When we're not being overtly productive, when we're daydreaming, chasing random links on the internet, or looking out of the window, are we just wasting time? Sociologist Christine Carter says no, in an interview with the Washington Post:
When we are focused on something, or using our willpower to do something, the task-positive attentional network is on. What’s off is the task negative – the mind wandering, daydreaming, what most people tend to think is the “time wasting” mode. So all the great work we do in the world, we give credit to the task-positive brain. We assume it takes a lot of self-discipline and willpower to just muscle through. We write books. We build bridges. We raise children. That’s what our culture told us to focus on – human output, like the factory model. But it’s actually not true.
When you let your mind wander, the task- negative brain becomes active. All those neurons start making connections between things you didn’t see before, and it’s all happening at an unconscious level...We can’t write books without the insights that come from that downtime. We can’t fulfill our potential without filling our need for creative insight, and nurturing our ability to draw connections...It’s a cliché, but, think about it, we often get our best ideas in the shower! Also reading poetry, painting, reading a novel, fiction – all of these things help us draw connections, become more empathetic.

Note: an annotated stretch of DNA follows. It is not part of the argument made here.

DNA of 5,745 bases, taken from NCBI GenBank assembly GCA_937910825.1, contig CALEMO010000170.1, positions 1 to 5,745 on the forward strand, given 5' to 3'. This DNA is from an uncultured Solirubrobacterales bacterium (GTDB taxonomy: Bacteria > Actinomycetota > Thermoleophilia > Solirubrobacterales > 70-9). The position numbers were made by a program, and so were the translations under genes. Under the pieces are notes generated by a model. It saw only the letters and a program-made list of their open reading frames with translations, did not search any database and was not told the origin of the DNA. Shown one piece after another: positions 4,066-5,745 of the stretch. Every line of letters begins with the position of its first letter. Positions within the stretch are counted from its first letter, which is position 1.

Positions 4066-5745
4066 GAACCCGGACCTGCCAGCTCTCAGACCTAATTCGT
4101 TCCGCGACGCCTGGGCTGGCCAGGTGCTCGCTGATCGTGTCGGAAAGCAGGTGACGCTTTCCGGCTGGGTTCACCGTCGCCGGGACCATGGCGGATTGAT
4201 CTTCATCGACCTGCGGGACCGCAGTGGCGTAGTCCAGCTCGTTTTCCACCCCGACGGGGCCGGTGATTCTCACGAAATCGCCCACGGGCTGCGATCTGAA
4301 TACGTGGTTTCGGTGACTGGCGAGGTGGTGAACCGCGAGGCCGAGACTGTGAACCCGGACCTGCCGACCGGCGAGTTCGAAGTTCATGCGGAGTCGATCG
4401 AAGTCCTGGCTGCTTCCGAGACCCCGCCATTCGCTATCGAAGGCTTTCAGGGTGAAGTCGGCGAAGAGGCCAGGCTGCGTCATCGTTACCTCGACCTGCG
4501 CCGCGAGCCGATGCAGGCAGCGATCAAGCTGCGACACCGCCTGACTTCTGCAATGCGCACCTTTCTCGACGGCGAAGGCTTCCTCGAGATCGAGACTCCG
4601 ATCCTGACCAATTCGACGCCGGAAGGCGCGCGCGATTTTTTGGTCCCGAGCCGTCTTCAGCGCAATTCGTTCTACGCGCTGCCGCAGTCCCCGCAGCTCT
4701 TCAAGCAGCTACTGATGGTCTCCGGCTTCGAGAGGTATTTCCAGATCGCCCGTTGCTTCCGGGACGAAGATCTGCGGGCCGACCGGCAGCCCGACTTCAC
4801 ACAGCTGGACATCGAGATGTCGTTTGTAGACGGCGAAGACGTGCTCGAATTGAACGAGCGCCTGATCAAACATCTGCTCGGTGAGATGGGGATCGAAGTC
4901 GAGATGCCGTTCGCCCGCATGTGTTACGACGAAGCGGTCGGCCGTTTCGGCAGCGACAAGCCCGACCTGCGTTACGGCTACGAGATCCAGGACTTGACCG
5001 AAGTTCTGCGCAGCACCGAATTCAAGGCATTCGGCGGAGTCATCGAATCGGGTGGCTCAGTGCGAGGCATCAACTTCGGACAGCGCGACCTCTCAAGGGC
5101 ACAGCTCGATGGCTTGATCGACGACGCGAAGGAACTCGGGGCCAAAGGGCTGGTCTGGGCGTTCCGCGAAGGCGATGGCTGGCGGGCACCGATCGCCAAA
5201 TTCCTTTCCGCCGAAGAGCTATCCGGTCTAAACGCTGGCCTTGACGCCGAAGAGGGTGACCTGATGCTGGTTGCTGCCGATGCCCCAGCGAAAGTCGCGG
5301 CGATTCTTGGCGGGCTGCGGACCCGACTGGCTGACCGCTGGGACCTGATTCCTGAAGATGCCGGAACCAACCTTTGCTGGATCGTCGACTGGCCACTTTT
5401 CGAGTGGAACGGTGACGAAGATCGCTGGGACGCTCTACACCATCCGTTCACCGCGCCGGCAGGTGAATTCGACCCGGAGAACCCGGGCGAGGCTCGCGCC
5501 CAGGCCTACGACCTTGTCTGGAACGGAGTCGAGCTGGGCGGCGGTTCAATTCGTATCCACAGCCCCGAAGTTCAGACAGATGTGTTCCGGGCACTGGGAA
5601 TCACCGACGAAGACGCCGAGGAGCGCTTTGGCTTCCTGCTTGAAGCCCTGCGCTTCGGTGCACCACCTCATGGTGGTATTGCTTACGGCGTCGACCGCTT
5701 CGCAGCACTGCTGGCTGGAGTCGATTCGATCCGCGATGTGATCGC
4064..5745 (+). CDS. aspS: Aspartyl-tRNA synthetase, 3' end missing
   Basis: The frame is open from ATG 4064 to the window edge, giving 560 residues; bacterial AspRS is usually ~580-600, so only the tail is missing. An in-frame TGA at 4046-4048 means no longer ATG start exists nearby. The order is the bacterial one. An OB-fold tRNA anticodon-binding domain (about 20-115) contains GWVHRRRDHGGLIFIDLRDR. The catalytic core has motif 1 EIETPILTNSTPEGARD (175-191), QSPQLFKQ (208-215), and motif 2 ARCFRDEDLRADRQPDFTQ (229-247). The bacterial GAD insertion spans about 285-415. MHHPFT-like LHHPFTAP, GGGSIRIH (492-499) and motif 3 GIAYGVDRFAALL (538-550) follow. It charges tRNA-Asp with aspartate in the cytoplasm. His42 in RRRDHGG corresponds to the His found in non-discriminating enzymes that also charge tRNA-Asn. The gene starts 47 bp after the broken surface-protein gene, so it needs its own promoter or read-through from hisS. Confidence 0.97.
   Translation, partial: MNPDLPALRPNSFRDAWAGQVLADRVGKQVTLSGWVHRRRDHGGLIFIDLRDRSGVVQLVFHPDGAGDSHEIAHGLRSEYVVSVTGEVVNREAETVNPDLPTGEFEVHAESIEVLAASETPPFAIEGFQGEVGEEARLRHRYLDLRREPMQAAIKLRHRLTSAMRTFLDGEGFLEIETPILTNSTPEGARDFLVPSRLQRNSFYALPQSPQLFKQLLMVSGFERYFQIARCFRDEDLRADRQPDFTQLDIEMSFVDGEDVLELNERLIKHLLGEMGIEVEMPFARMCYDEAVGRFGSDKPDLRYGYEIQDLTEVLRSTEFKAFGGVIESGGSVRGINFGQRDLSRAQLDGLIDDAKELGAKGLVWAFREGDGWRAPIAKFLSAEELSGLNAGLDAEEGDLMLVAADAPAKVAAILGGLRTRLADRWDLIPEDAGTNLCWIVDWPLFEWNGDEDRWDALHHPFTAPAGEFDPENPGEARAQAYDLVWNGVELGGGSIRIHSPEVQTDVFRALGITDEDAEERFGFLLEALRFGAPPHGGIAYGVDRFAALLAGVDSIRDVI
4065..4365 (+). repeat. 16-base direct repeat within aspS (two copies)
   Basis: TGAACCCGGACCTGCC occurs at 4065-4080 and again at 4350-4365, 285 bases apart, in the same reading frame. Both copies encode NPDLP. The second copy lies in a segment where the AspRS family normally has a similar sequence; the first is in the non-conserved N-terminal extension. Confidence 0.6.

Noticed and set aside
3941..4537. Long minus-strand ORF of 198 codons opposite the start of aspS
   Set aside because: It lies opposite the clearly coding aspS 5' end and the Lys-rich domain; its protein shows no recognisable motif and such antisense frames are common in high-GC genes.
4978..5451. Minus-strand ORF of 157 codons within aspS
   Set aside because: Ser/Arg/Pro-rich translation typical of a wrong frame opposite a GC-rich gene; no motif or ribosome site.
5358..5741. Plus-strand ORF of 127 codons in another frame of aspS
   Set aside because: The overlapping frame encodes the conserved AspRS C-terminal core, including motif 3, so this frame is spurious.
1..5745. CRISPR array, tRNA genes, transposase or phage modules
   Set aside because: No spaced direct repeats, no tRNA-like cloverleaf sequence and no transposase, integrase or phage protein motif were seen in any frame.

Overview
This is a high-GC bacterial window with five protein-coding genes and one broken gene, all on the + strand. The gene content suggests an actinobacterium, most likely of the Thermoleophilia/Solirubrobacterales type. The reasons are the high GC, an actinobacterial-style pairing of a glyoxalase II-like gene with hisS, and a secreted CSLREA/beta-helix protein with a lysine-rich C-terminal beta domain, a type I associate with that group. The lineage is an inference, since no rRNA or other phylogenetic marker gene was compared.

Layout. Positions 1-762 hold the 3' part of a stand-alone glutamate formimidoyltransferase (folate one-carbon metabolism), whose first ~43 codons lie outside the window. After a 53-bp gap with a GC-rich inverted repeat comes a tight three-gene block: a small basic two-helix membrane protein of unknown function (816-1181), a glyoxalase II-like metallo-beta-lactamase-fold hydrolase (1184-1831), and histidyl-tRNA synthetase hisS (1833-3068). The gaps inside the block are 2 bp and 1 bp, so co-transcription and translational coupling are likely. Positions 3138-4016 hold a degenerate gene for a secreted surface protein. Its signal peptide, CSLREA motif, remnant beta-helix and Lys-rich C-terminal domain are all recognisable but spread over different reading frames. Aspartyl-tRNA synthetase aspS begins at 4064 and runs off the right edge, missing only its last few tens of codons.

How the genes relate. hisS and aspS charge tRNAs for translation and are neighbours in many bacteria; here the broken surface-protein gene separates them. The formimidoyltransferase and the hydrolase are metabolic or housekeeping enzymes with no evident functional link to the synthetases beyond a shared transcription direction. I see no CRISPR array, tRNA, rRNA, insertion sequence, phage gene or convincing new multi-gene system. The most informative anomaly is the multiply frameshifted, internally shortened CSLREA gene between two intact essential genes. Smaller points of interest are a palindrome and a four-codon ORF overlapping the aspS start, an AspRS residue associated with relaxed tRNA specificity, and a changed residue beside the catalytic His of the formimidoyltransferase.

Probably this is something you knew intuitively but it's good to have it confirmed. It also means that it makes sense to build some of this task-negative time into any project you're planning.
People often ask me whether I write every day. I don't, and it's partly because I've learned the value of sometimes letting a bit of time go by because what I write after a brief break often seems richer than what I produce if I'm pushing myself. Of course it's possible to overdo that and let it become an excuse for laziness, which I've also experienced!